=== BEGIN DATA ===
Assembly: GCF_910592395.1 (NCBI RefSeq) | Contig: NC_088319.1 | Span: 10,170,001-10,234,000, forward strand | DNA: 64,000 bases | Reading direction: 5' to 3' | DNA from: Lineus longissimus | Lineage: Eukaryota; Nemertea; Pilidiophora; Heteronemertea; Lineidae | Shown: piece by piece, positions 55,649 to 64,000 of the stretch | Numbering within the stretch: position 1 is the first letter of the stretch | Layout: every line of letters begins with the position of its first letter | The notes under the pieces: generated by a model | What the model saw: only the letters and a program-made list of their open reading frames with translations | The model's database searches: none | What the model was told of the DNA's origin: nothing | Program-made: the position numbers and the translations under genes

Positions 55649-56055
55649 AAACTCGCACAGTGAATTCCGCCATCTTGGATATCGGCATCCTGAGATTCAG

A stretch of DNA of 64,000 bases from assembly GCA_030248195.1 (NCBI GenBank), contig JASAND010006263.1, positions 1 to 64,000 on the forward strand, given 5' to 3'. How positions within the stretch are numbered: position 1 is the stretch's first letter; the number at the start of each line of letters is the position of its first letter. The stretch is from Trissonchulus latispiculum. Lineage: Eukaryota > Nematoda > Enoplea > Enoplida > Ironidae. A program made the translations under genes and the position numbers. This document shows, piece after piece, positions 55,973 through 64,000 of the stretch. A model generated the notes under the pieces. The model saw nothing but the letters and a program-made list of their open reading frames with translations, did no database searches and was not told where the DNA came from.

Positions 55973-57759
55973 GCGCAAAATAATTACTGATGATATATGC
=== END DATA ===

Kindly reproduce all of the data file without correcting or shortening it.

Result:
Assembly: GCF_910592395.1 (NCBI RefSeq) | Contig: NC_088319.1 | Span: 10,170,001-10,234,000, forward strand | DNA: 64,000 bases | Reading direction: 5' to 3' | DNA from: Lineus longissimus | Lineage: Eukaryota; Nemertea; Pilidiophora; Heteronemertea; Lineidae | Shown: piece by piece, positions 55,649 to 64,000 of the stretch | Numbering within the stretch: position 1 is the first letter of the stretch | Layout: every line of letters begins with the position of its first letter | The notes under the pieces: generated by a model | What the model saw: only the letters and a program-made list of their open reading frames with translations | The model's database searches: none | What the model was told of the DNA's origin: nothing | Program-made: the position numbers and the translations under genes

Positions 55649-56055
55649 AAACTCGCACAGTGAATTCCGCCATCTTGGATATCGGCATCCTGAGATTCAG

A stretch of DNA of 64,000 bases from assembly GCA_030248195.1 (NCBI GenBank), contig JASAND010006263.1, positions 1 to 64,000 on the forward strand, given 5' to 3'. How positions within the stretch are numbered: position 1 is the stretch's first letter; the number at the start of each line of letters is the position of its first letter. The stretch is from Trissonchulus latispiculum. Lineage: Eukaryota > Nematoda > Enoplea > Enoplida > Ironidae. A program made the translations under genes and the position numbers. This document shows, piece after piece, positions 55,973 through 64,000 of the stretch. A model generated the notes under the pieces. The model saw nothing but the letters and a program-made list of their open reading frames with translations, did no database searches and was not told where the DNA came from.

Positions 55973-57759
55973 GCGCAAAATAATTACTGATGATATATGC